Colonel Márquez was a leading member of the Liberal party caucus that controlled Aracataca. Owing to his party allegiance, the Conservative government in Bogotá refused to send him the army pension to which he was entitled. The young Gabriel García Márquez grew up in childish awe of his grandfather, in later life recalling him as "the biggest eater I can remember and the most outrageous fornicator." Despite the Colonel's outrage at his son-in-law's behavior, he too had over a dozen illegitimate children. It was the Colonel who one day took young Gabito to the local United Fruit Company stores and first showed him ice-an incident that is transformed into a miraculous scene at the opening of One Hundred Years of Solitude.

The household in which Gabito grew up also contained a number of unusual women; these too would appear in one form or another in his later works. His grandmother Tranquilina, who was blind, occupied a world of magical superstition. To the apprehensive fear of Gabito, she would talk of the dead and spirits from the underworld, who flitted in and out of her life with the same constancy as the living. Aunt Francisca sat weaving her own shroud, explaining to Gabito that she did this "because one day I am going to die." And when she had finished, she lay down and did just that. A certain room in the house always remained empty, and no one went into it, because this was where Aunt Petra had died.

When Gabito was eight, the Colonel became ill and died. Around this time Gabito went to live with his father, who had now become a pharmacist in the coastal town of Barranquilla. Here Gabito went to school at the local Jesuit college. He proved a promising pupil but felt lonely after the communal life in his grandfather's house. He spent his time reading Alexandre Dumas and Jules Verne, his mind only coming alive amidst the swashbuckling adventures of the Three Musketeers or on a journey twenty thousand leagues under the sea. At the age of thirteen he won a scholarship to the Liceo Nacional, a state-run boarding school for gifted children. This was at Zipaquirá, thirty miles north of the capital Bogotá. The five-hundred-mile journey took him over a week, involving a long steamer journey up the Magdalena River, followed by a slow, snaking train ride high into the Andes. This was a Colombia that Gabito had never seen before. After the vivid colors and smells of the steamy north, this was a cool grey world. Even the people were different. The population of the tropical north was Caribbean, a volatile mix of African, South American Indian, and Spanish stock. In the interior, over eight thousand feet up in the high Andes, the inhabitants were still largely white: the descendants of Spanish colonials, with pale faces and mournful expressions.

García Márquez would later describe his arrival in Bogotá, "a remote and mournful city, where a cold drizzle had been falling since the beginning of the sixteenth century. I suffered its bitterness for the first time one ill-fated afternoon in January, the saddest in my life.... Bogotá was dismal, smelling of soot ... and men dressed in black, with black hats, went stumbling through the streets.... You only saw a woman occasionally, since they were not allowed in the majority of public places." In his later fiction he would imagine how "on ghostly nights, the carriages of the viceroys still rattled through the narrow stone streets." In colonial times this had been the residence of the Spanish viceroy, with Bogotá ruling as the political and intellectual capital of New Granada, which occupied the whole of northern South America. By 1821 this region had been liberated by Simón Bolívar, becoming Gran Colombia. But within ten years this unwieldy country had simply fallen apart into Ecuador, Venezuela, and Colombia, leaving Bogotá the capital of a remnant nation of just four million people. There had followed over a century of almost continuous violence, to the point where the country's historian, J. L. Payne, would declare: "On a scale of political deaths per generation, Colombia has one of the highest levels of political conflict in the world." Some observers consider even this to be too modest an estimation. One of the rare moments of peace in the entire history of Colombia took place during the few years following the War of a Thousand Days, when it is generally reckoned that those who survived were simply too exhausted to continue with the struggle and needed a period of recuperation before they could launch into the next period of violence.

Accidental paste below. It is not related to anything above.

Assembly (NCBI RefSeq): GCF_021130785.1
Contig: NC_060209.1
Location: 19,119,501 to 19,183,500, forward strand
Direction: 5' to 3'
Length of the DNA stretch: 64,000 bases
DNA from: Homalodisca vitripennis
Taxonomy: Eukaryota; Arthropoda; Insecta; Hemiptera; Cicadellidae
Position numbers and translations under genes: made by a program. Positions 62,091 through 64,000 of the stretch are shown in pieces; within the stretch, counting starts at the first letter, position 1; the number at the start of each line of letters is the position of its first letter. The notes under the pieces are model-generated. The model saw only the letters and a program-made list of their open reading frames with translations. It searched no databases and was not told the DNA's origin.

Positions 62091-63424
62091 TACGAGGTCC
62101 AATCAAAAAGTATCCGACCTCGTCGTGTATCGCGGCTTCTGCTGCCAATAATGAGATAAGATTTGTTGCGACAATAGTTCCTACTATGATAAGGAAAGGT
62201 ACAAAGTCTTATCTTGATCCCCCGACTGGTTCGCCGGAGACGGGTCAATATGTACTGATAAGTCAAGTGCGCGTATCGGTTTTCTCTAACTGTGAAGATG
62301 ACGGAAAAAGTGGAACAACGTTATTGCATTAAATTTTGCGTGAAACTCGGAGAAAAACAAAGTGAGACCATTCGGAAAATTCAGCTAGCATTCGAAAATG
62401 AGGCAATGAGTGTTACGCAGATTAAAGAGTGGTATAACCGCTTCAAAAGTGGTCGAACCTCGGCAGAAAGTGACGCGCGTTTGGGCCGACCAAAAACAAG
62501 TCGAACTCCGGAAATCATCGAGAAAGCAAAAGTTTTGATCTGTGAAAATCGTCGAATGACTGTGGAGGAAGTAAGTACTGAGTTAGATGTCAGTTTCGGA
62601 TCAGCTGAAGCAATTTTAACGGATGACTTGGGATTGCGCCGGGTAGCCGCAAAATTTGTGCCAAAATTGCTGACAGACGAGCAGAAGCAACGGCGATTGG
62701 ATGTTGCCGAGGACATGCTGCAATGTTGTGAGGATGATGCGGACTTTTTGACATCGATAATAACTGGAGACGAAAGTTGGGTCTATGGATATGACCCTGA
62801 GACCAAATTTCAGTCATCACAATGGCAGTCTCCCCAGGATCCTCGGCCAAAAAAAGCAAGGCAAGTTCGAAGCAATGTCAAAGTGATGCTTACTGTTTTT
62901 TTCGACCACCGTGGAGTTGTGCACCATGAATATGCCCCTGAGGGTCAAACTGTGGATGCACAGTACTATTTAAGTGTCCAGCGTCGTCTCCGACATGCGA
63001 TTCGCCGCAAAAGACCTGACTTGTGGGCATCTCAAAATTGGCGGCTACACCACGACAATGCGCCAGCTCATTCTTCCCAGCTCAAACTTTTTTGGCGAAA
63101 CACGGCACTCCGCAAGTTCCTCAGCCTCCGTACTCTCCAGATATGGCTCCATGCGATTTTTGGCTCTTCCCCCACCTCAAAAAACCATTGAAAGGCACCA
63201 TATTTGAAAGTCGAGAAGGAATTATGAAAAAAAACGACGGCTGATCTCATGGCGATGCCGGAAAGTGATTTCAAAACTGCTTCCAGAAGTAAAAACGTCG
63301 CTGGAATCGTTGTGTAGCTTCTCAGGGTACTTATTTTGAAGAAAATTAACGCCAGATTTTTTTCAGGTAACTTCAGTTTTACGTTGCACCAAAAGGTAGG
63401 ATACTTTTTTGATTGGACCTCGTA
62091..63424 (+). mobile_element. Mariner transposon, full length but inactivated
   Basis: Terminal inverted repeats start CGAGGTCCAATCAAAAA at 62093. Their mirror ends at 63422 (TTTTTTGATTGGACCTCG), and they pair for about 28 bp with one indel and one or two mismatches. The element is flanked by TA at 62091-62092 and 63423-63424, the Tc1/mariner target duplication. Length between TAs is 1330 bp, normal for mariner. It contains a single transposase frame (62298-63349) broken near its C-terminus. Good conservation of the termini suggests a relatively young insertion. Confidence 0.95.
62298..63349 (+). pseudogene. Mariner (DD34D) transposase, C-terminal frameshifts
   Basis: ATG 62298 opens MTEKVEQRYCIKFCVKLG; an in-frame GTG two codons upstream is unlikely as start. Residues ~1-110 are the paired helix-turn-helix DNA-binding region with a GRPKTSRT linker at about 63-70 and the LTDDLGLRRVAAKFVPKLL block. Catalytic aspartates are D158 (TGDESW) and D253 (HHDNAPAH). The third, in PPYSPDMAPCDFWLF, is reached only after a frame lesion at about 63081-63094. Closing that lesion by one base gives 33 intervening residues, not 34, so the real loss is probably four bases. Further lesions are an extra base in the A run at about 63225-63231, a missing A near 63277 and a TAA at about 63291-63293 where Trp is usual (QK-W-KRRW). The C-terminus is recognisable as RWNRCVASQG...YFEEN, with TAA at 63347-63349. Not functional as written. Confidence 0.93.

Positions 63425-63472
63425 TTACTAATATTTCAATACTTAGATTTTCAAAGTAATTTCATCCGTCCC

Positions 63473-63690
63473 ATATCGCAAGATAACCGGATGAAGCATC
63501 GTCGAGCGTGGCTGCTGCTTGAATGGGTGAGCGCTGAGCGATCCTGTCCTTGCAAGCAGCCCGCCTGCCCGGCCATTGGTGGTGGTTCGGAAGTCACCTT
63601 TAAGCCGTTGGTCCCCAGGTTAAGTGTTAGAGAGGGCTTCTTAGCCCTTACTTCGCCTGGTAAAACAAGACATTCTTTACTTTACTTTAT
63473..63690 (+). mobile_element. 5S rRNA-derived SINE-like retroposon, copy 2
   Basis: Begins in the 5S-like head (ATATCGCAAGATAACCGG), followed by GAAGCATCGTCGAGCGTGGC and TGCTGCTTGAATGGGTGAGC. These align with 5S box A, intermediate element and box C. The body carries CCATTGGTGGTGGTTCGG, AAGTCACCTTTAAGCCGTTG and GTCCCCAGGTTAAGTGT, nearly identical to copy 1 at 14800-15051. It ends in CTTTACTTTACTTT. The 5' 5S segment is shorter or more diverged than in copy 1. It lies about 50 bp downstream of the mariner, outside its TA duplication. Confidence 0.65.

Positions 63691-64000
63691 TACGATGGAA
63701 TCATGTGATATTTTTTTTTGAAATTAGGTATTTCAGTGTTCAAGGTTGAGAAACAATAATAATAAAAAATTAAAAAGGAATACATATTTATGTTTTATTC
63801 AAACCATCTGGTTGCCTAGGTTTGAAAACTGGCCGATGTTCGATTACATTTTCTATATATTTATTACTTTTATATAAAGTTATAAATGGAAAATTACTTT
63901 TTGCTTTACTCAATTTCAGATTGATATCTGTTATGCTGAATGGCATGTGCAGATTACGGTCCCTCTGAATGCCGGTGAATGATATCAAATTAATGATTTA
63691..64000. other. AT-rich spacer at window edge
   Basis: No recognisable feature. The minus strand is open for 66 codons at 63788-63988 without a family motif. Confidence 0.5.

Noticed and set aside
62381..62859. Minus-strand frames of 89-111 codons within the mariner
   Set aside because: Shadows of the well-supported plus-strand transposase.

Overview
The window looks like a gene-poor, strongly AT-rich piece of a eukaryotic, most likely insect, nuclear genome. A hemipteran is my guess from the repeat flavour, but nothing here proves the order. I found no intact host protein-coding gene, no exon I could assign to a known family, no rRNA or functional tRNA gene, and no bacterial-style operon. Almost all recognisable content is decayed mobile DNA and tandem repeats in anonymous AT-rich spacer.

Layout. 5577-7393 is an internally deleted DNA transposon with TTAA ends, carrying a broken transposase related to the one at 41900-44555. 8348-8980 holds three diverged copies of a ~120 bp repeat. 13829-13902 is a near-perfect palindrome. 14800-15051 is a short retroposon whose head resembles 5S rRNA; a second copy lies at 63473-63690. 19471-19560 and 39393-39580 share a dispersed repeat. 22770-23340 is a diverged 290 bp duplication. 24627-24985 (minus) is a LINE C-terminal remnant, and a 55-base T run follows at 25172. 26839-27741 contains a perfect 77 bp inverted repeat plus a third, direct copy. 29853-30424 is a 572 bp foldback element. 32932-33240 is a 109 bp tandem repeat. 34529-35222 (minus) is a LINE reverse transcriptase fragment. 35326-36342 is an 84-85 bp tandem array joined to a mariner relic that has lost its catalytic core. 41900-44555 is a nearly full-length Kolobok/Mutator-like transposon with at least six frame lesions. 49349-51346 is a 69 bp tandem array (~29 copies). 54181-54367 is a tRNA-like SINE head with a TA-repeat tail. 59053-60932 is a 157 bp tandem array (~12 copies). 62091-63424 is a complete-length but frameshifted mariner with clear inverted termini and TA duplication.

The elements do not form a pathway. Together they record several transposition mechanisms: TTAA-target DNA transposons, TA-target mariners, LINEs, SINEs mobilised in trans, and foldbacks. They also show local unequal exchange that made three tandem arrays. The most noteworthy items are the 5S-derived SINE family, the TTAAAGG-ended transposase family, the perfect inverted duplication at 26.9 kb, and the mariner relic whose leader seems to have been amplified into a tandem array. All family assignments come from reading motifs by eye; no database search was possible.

Gabo found the Liceo Nacional like "a convent with no heating and no flowers." The education was of a good standard, and he excelled in literature while doing poorly at science. Yet it was his leftist science teachers who later introduced him to socialism and the ideas of Marx. During the long, lonely weekends, Gabo would hide away in the library. By his last years at school, he had begun absorbing a heady mixture of Freud's Interpretation of Dreams and The Prophecies of Nostradamus. The headmaster was also something of a poet, and it was he who introduced Gabo to the works of Rubén Darío. Gabo felt an immediate affinity with Darío: they had both grown up in a remote provincial town in a minor Latin American country. Darío had shown that it was possible to rise from such a background to become a writer of world renown. Gabo's vague ideas began to crystallize: he decided that he too would become a famous writer.

But when he left the Liceo Nacional at the age of eighteen, this ambition was little more than a dream. On his arrival home his father persuaded him to pursue a "serious" career, and so in 1947 García Márquez entered the University of Bogotá to study law. He quickly became bored with his lectures and took to hanging around in the cafés. He grew a mustache, let his hair grow long, and began writing poetry. During the evenings he liked to drink rum and attend wild parties. In his student lodgings he had to share a room, but he soon found a way of escaping into the solitude which he now found so precious-where he could read and think and write poetry. He would buy a five-cent ticket for the tram that plied the circular route around the city, and for hours on end he would simply vanish. Here he first began reading Kafka, in an edition translated by Borges. This inspired him to write a short story called "The Third Resignation." In this "autobiographical parable" García Márquez described how a boy who had died at the age of seven remained alive for eighteen years in his coffin. The boy's mind was aware of sensations and memories, and he was capable of imagination, while his body gradually putrified. Shortly after this, a critic in the Bogotá daily El Espectador wrote an article describing the younger generation of Colombian writers as a talentless bunch, devoid of either originality or imagination. He ended by challenging any of them to prove him wrong. García Márquez decided to send in his short story. He was more than surprised when the following Sunday he happened to glance over the shoulder of someone reading El Espectador and saw his story in print. A note introducing the story announced that "with Gabriel García Márquez a new and notable writer has come into being."